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A Class Divided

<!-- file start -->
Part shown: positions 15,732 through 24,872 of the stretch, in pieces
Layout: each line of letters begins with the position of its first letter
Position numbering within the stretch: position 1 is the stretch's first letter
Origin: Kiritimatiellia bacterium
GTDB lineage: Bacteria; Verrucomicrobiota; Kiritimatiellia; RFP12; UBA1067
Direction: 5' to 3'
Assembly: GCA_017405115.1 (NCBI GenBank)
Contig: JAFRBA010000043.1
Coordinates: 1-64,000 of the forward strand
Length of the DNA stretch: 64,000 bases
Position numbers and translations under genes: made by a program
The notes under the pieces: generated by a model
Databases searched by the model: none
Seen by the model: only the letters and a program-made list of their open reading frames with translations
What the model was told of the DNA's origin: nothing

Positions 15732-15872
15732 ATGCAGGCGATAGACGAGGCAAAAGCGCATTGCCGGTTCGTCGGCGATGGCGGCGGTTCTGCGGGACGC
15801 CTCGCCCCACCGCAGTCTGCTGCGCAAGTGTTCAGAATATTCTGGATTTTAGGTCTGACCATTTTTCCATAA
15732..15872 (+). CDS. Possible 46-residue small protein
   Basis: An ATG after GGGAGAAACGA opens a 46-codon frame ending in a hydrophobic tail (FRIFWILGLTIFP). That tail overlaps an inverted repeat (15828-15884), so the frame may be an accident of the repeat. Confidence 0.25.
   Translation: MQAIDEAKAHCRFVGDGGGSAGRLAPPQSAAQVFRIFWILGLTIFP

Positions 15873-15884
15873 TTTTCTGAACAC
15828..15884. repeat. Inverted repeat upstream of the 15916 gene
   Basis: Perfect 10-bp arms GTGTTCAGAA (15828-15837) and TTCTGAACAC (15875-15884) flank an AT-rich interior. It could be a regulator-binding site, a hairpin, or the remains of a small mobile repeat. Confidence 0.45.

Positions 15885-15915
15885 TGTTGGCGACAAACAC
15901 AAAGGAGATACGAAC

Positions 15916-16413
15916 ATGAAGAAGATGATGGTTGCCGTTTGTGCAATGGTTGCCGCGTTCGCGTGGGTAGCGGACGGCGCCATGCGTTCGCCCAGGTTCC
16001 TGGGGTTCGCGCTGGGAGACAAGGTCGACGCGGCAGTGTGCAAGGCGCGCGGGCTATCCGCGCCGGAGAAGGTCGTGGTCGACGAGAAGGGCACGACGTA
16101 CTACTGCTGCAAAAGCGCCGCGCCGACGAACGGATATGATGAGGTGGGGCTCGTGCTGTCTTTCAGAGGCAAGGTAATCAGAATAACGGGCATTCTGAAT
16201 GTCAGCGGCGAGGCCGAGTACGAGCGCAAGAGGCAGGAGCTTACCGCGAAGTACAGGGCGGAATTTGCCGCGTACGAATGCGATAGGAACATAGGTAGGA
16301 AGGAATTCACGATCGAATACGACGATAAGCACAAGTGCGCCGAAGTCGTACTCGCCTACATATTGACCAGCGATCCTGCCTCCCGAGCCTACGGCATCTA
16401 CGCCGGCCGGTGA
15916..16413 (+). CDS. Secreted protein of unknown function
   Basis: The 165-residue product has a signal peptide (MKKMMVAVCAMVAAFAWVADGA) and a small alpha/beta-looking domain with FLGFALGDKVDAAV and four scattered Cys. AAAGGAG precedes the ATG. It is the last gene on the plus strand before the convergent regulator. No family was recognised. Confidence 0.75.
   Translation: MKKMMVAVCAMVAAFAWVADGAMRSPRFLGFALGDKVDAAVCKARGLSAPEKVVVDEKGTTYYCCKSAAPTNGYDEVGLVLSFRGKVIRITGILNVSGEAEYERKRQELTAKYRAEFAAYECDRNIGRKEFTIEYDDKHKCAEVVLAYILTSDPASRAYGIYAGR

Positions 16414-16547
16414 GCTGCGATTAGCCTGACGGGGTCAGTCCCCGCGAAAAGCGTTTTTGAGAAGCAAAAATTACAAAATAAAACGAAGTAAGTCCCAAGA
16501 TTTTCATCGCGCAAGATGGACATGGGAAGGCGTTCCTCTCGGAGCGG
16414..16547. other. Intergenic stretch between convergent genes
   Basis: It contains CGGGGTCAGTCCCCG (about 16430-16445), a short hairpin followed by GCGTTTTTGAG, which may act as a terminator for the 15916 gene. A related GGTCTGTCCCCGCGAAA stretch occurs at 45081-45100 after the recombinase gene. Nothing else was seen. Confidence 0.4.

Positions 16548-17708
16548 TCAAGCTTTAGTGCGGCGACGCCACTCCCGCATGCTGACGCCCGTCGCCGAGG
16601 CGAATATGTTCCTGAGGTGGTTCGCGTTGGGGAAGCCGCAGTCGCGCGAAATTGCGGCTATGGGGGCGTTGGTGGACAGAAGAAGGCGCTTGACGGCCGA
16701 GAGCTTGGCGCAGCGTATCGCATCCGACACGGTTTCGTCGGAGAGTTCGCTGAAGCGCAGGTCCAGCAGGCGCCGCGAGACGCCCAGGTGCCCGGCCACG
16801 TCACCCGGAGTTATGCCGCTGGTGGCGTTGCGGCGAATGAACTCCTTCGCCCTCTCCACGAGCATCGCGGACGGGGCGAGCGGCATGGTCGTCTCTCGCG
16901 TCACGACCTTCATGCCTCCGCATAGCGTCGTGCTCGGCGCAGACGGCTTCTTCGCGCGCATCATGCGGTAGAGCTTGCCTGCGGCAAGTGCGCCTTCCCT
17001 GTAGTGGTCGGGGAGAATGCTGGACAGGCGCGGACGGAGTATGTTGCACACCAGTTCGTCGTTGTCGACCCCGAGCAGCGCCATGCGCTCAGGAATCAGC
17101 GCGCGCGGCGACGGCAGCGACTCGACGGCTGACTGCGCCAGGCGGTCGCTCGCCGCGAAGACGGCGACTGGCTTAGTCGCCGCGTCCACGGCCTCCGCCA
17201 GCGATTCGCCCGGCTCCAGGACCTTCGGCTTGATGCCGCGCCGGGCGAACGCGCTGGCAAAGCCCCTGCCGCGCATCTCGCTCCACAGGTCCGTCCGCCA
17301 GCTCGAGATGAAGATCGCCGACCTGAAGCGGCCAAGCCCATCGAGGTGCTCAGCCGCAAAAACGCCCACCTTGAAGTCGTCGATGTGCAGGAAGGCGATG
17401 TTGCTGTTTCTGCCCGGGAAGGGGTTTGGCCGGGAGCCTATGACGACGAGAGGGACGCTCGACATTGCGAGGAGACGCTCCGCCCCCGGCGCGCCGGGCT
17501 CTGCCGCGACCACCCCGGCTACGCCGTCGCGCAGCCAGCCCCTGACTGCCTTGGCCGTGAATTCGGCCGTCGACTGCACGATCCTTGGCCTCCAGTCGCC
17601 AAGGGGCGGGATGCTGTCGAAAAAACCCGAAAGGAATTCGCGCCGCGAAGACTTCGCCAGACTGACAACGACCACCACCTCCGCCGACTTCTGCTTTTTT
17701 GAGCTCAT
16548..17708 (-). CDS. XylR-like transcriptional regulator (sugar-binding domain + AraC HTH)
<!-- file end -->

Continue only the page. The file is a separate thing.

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2500 In analyzing the receivers of the message, as the grade three students, one would deduce that they could be easily swayed to believe that blue-eyed people are the better people than brown-eyed people, especially when it was brought to their attention on the first day. With their young minds and ability to understand the issue at hand, these grade three students could easily accept as factual whatever information and instructions were fed to their minds by their teacher, who had been known to them as an authoritative figure when it comes to providing instructional information. Finally, the message was introduced appropriately by providing a background scenario where Jane Elliot first brought the subject of brotherhood. She effectively asked a question that solicited the needed response from the students. She asked: “Is there anyone in this United States that we do not treat as our brothers?” (Frontline: The Daring Lesson). of which, a student replied: “Black people” (Frontline: The Daring Lesson). By introducing that the color of a person’s skin causes them to be treated differently, Jane Elliot effectively convinced the students that “it might be interesting to judge people today by the color of their eyes” (Frontline: The Daring Lesson). As such, the message that blue-eyed people are the better people than brown-eyed people (and vise Versa) was easy to be relayed to the children and they responded quickly and completely because: (1) it was easy to understand. (2) they initially thought that it would be fun to feel how it is to be judged by the color of their eyes. (3) it is something that each of the students have (blue and brown eyes) and that they can assume the role expected from the message. From the video, it was evident that the message would be easily understood if the elements of the communication process share similarities in perceptions, convictions and belief systems. As indicated, since the sender-receiver roles were those of a teacher-student relationship, the established bond created through their classroom experience make the message easily credible, believable and understood according to the purpose or the intent it was originally planned by the sender.